Struggling with the particular pieces of the puzzle is something I’m sure happens more often than not in indie filmmaking, even though everyone is hearing about the overnight wonders. You know, the folks who raised a million or just short of it on Kickstarter, Indie Go Go or Rocket Hub or who had a wonderfully faithful contributor in the industry, while the rest of us struggle with raising funds, keeping our team together, and putting a project together that will get us to the next step.
I knew it took work–lots of work–from several avenues to successfully complete a film (since some of our instructors from film school were passionately dedicated to providing that stream of thought) BUT, more recently, after hearing about the successful campaigners, marketers and promotion gurus in filmmaking–I became a little discouraged. My online fundraising campaigns were not successful and I actively sought information to help. Thank goodness I stumbled on to an dialogue about Internet fundraising and its merits. One filmmaker seemed particularly vehement we not all sign up for the quick success paradigm the online fundraising vehicles offer. Reading his comments literally picked me up and set me back on my feet. Lovely thing, the writer.
So now, I’ve been thinking about what to do before launching my next attack. Goodness knows there are a lot of mistakes to learn from.
So, with that said, here are five things I believe every filmmaker needs to get in order before they set foot on a film set.
1. Make sure you have A’true’ support system – And this is not people on Facebook who hit a like whenever you post something witty, or the activity friend you go to the bar or to see live music with; not the friend who calls you up to wail about every boyfriend (or friend) and not other filmmakers at the exact same stage of challenge as you. Dealing with the challenges can vex and swallow a person, so it’s difficult to pull your head and heart away to provide true support for a friend–when you’re in the midst of it. But support isn’t even the friends you talk to every now and then. The support system are friends or family who are actually interested in your well being when you’re not moving along any trial and when nothing exciting is happening. A true support system consists of people who are interested in you, because they care about you as a person thus care about your many responses to life. They are also the folks who know you well enough to know what you do when you get in tough spots or not and will respect that. So if you get fired from your own film, they won’t be expecting you to show up at their house warming two days later. Filmmaking is a tough journey; you need soldiers in your camp.
2. Focus on one task at a time – Like I want to raise $50,000 or I want to send this script to Imagine, or I want to workshop the piece with actors. Having a list of things you want to move through will put pressure on you and confuse the team you’ve assembled to help. You will also have to keep reminding people which goal you’re working on on a particular day, if you toggle back and forth. Map out one main goal to achieve, to get the ball rolling. So there should be a ‘pre,’ to pre-production, for certain.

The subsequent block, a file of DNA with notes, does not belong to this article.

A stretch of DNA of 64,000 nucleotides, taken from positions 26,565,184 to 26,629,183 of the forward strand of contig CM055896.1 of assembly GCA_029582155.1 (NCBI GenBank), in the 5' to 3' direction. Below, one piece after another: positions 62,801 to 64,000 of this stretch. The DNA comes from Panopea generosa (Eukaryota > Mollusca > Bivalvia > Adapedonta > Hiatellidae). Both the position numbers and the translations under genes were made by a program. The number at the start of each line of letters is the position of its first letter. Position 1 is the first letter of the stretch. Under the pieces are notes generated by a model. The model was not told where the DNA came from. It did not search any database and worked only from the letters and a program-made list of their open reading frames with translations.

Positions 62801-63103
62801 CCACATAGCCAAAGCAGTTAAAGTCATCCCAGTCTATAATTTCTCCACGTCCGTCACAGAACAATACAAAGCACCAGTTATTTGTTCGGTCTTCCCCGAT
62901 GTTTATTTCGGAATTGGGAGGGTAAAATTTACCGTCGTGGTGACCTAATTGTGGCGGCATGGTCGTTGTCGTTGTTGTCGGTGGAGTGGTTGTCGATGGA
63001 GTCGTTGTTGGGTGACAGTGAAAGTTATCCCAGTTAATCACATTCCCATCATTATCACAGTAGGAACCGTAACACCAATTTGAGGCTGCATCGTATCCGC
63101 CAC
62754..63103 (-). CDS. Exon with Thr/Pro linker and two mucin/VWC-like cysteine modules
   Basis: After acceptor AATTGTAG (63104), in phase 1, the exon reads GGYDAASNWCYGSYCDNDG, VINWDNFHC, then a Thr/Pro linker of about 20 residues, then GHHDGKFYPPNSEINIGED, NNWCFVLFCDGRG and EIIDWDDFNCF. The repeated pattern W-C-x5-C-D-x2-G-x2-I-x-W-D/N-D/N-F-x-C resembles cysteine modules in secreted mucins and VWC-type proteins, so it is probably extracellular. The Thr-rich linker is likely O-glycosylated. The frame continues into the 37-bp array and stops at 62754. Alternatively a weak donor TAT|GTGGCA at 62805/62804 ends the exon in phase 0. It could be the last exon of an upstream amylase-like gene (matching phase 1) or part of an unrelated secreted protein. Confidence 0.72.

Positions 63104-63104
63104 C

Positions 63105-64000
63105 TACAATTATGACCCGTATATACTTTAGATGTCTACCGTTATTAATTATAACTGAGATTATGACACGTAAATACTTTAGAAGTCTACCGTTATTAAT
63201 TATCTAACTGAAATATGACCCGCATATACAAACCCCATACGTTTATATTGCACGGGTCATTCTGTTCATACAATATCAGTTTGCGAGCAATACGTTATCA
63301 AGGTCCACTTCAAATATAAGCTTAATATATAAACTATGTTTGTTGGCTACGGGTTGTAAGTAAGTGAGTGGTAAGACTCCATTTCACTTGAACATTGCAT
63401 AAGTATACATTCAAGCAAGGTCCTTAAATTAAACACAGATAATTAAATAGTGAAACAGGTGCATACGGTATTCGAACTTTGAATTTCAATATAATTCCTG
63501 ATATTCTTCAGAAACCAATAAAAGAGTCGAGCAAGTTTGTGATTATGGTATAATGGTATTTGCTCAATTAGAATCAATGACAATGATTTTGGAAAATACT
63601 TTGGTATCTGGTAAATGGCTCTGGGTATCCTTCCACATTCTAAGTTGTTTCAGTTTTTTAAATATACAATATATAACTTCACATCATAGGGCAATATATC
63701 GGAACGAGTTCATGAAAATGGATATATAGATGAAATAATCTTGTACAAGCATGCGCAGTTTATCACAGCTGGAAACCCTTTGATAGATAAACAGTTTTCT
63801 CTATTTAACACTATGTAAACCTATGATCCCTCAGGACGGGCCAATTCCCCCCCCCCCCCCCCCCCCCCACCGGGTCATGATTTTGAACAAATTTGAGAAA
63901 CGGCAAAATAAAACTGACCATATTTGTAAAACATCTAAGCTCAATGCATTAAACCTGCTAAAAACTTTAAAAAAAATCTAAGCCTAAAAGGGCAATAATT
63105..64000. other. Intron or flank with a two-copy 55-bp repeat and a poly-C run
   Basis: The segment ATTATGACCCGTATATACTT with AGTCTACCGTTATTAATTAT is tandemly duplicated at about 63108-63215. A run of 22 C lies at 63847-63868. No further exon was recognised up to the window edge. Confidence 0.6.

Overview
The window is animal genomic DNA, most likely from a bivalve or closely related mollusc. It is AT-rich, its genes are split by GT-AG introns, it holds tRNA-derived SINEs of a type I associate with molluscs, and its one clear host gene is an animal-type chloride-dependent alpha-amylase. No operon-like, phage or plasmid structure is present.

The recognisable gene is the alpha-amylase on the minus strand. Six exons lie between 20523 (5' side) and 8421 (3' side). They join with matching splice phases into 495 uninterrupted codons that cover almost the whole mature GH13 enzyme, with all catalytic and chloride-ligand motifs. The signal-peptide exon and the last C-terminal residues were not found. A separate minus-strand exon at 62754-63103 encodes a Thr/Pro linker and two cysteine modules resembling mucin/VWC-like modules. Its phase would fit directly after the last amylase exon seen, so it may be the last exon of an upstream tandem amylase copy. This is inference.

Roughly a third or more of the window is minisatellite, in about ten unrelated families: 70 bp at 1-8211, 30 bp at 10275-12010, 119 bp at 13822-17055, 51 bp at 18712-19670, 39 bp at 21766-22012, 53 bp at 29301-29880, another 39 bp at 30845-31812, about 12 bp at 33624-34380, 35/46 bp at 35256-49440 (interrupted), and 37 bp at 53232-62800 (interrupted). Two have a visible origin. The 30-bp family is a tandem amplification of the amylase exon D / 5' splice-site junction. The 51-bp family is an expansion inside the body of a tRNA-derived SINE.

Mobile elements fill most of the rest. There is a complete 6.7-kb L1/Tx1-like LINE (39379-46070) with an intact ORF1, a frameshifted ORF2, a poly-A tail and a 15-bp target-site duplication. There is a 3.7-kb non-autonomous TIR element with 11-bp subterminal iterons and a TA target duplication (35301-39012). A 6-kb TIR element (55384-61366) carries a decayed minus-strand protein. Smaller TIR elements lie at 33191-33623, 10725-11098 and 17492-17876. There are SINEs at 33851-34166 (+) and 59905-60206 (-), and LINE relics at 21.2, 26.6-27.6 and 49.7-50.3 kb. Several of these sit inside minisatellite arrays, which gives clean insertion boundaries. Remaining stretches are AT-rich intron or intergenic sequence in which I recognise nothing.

3. Check, double check, and triple check the team you hire – And I don’t claim to be perfect at this one, at all. But who you hire will affect the outcome and if that isn’t pressure enough, resumes can be fudged–as can references. So how do you hire someone you trust? They have to be dedicated to something bigger than simply placing another production on the resume because that does not determine how someone will speak to someone else when they are annoyed, whether they are a positive contributor or a negative subtractor (gossips/non), whether they will do work that just gets by or be so meticulous they stress everyone out through perfectionism. So, I think finding people who have commonalities with the project you are working on, a mission already in place along what you aim to achieve, and even a common person you’ve both worked with is good.
4. Know your weaknesses and hire people who can fill that gap – My training is as a visual artist and I’ve cut my teeth on writing. Producing came about because who else was going to do it? But I will admit, it’s probably not my strength. I’ve learned to do it, as we all do on indie projects – because I had to and because we had no budget. But, I think the hierarchy was non existent on the project I just halted. Everyone got to “try” whatever they were interested in because I needed the help. The problem is, I’m kind of emo so when we hit the challenges it was difficult to keep people motivated as a producer.
I want to share reality as I see it (not good with a less experienced team–it scares them and your team becomes wobbly). There is value to having someone who speaks about the project in a different way, who recharges the army when you’re unable to, maybe who takes less of a hit when you do, and there are those who have been doing this for a gazillion years who won’t. Yes, those guys cost money but an experienced producing partner is worth it and getting one is probably the best place to start.
5. Make sure you have a stable job to sustain the development of your craft – We are in a recession now, so jobs are hard to come by. But having a job where the boss, managers, customers and such less than terrorize you is ideal because in these types of jobs you will spend any time off recovering from the experience. Plus you’ll need your nights or weekends to work on the film. It can be done with a job that is detrimental to your mental and emotional health, but I recommend finding another job if that current 9-5 is a profound drain. It’s just the life you have to maintain as a director /writer/producer. So if you already have somewhat ‘drama-proof’ employment–great. Otherwise, you may want to consider job-searching.